Army boosts civil-military cooperation, conducts healthcare outreach in Taraba
The ancient city of Wukar, in Wukari Local Government Area of Taraba state, last Saturday experienced massive influx of persons seeking for medical help from the nooks and crannies of the entire local government councils that made up the southern geo-political zone of the state to take advantage of the Army free medical outreach that was carried out by members of the operation “Ayem Akpatuma.”
The Patients who thronged out form Takum, Ussa, Ibi and Donga councils, as from the nearby state of Benue, as observed by The Guardian, converged at the East Primary School, located in Wukari to access the free medical outreach, which the leadership of the army team said was aimed at strengthening the civil military relationship in the state and the country at large. Health challenges such deworming, diabetics, dental and eye services, X-Ray, gynecology, ultra sound, among others were not only attended to but the military health experts as well discharged free consultations and treatments.
More to the treated mosquito nets which the army distributed to the hundreds of pregnant women that took advantage of the exercise, the army as also noticed by The Guardian have as well embarked in the renovation of the primary healthcare center located in Ibi as well as in the drilling of motorized borehole. Apart from the free consultation and treatments, free drugs worth millions of Naira, as noticed by our correspondent were also doled out to patients who were attended to by the military health experts.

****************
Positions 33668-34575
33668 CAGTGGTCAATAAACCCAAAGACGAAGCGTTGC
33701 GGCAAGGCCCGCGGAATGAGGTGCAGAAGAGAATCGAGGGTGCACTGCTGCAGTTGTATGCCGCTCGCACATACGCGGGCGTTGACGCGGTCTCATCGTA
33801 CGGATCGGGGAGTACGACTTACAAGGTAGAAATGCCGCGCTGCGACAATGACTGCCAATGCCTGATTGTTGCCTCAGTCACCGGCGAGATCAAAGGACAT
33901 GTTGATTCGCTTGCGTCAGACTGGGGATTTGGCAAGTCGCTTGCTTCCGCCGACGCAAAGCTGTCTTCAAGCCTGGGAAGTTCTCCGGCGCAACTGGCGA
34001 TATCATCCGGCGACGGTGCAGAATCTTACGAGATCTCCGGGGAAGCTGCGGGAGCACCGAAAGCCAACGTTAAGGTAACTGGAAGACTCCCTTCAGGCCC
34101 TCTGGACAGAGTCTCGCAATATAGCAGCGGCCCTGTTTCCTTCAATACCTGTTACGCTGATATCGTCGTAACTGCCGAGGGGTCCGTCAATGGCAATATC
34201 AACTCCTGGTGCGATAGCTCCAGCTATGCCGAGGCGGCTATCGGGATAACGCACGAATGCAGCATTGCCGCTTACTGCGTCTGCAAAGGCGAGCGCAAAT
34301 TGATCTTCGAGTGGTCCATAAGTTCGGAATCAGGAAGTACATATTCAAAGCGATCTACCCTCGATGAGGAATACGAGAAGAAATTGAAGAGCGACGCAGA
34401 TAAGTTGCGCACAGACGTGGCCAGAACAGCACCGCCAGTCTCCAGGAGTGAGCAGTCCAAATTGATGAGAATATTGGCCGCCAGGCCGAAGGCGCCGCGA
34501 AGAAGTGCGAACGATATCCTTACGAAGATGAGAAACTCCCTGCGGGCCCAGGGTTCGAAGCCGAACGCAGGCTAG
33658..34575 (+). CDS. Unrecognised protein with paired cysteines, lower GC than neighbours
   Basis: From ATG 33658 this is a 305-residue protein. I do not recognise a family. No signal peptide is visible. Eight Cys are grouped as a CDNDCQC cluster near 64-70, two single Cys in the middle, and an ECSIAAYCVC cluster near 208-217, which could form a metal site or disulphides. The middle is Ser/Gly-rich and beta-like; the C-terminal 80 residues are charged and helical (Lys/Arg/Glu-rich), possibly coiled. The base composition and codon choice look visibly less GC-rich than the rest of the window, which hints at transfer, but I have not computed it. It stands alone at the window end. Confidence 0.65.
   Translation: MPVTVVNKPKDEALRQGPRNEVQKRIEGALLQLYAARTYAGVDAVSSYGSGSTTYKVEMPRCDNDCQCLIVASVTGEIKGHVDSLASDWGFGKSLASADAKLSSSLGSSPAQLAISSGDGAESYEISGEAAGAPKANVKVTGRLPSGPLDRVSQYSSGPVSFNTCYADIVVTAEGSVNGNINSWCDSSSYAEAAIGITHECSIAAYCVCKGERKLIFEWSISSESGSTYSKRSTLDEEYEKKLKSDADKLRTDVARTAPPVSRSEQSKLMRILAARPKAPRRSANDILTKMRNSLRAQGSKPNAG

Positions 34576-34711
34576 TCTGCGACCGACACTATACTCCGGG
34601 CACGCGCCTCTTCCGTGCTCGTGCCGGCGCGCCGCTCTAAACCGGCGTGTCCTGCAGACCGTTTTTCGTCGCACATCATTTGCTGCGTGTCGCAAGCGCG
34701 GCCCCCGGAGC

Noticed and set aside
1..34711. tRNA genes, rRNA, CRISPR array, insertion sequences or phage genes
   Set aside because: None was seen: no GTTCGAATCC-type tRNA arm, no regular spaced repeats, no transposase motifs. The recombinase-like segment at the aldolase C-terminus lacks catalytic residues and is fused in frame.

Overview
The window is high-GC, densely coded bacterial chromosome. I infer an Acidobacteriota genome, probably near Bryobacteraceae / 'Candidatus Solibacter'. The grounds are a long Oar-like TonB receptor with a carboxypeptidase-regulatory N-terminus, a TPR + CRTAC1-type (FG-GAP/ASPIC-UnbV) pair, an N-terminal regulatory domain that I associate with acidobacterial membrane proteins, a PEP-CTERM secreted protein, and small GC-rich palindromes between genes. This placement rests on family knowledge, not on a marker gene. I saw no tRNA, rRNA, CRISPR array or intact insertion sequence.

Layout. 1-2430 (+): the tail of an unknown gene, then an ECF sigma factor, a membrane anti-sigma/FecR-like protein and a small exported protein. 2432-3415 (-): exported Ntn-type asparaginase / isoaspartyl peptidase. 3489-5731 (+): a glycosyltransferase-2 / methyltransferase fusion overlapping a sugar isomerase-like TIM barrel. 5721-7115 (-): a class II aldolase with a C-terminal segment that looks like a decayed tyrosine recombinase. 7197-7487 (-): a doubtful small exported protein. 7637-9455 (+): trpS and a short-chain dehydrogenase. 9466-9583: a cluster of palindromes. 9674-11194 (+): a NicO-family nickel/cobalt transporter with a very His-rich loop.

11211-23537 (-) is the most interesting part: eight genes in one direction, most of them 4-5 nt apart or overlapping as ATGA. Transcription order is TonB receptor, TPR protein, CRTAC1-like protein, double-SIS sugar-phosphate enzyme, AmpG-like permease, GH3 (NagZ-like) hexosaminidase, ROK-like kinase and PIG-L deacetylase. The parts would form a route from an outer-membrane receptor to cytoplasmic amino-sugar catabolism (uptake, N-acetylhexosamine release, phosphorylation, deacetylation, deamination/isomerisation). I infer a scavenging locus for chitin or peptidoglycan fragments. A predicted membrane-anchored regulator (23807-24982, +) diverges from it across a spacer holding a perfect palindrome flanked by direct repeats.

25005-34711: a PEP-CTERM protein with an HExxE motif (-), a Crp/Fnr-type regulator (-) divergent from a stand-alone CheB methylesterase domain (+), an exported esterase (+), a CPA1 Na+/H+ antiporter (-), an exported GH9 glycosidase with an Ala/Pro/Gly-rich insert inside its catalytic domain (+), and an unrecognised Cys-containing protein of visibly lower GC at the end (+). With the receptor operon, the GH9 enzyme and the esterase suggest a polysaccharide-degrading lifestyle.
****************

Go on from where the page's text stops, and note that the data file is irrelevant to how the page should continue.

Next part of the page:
To disabuse the minds of the people who were earlier skeptic about the exercise, medical experts were as well drawn from the Federal Medical Centre (FMC) Jalingo and some private hospitals. Answering questions from media practitioners on the rationale behind the exercise, the Commanding Officer, 23 Brigade Medical Centre, Lt. Col Olayinka O. Ojo, said the aim behind “this medical outreach is to strengthen civil military relationship.”
Overwhelmed by the massive turnout, the military as stated by him, would continued to extend the much needed helping hands to the Taraba community and the Nigeria community at large.
Ojo, who expressed readiness of the army to continue to ensure “civil military cooperation”, pleaded with them to always avail themselves for any military outreach especially “ the ones that have to do with their health.”
Some of the medical personnel drawn from the FMC and private hospitals told our reporter that the collaboration have become relevant in order to ensure adequate civil military relationship in the state.
Speaking on behalf of the state chapter of the Nigeria Medical Association, Dr. kamah Humphrey, who described the exercise as “ a laudable project” beckoned at the people to take advantage of the exercise adding that “ it is for their betterment.”
A gynaecologist, Dr. Edeh Michael, whom The Guardian noticed was busy attending to women, wished the military would continued with the exercise.
One of the beneficiaries, who gave his name as Haruna Tanko, said the volume of drugs made available to him free of charge by the military, would go a long way in healing him of his ailment.
The Brigade Commander, 23 Brigade, Brigadier Gen. Abdullahi Bello Mohammed, who was personally on ground supervising the exercise, reiterated the determination of the military in the area of civil military cooperation.
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